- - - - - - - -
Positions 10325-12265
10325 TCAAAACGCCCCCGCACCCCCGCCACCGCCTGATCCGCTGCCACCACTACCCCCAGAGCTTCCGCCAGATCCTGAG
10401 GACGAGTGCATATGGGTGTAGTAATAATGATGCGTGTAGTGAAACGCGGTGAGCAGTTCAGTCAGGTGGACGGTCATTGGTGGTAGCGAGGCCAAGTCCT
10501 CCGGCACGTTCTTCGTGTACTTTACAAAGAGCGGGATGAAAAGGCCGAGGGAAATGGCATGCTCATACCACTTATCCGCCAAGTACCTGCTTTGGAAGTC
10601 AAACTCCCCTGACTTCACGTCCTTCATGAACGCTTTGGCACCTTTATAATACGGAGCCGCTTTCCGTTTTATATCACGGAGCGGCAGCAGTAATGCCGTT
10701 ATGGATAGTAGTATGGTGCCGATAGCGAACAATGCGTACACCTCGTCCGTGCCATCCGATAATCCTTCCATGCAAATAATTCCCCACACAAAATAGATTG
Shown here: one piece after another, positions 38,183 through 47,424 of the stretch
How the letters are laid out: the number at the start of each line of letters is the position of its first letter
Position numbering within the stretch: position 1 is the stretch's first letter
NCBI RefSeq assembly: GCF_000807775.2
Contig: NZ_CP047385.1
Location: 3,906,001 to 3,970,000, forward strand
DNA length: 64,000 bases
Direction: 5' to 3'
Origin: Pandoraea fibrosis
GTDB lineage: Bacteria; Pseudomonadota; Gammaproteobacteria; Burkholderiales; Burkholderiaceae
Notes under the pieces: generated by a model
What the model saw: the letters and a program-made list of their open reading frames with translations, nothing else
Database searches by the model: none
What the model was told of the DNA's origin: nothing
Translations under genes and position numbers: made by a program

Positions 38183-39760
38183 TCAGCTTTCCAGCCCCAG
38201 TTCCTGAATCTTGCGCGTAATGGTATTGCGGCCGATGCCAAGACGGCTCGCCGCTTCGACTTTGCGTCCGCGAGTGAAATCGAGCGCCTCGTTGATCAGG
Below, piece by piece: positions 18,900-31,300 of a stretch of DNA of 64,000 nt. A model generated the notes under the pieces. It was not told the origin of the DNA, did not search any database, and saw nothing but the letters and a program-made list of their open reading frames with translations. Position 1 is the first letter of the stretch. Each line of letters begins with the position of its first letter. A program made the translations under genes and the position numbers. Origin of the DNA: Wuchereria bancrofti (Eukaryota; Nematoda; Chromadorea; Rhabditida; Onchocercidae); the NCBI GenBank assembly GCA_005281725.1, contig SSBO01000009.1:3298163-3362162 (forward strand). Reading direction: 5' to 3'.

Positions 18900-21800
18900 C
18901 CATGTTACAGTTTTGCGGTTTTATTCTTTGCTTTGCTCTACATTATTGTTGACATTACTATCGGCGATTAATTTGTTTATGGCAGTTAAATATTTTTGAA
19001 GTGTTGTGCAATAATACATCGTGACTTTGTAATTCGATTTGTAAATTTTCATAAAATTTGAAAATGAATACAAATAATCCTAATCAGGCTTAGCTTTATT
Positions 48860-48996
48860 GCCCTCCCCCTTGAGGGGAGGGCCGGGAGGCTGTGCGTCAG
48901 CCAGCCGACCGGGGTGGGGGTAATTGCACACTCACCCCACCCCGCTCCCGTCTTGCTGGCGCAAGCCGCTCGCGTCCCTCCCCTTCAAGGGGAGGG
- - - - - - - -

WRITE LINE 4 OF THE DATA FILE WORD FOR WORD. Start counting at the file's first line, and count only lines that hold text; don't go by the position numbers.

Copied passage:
10501 CCGGCACGTTCTTCGTGTACTTTACAAAGAGCGGGATGAAAAGGCCGAGGGAAATGGCATGCTCATACCACTTATCCGCCAAGTACCTGCTTTGGAAGTC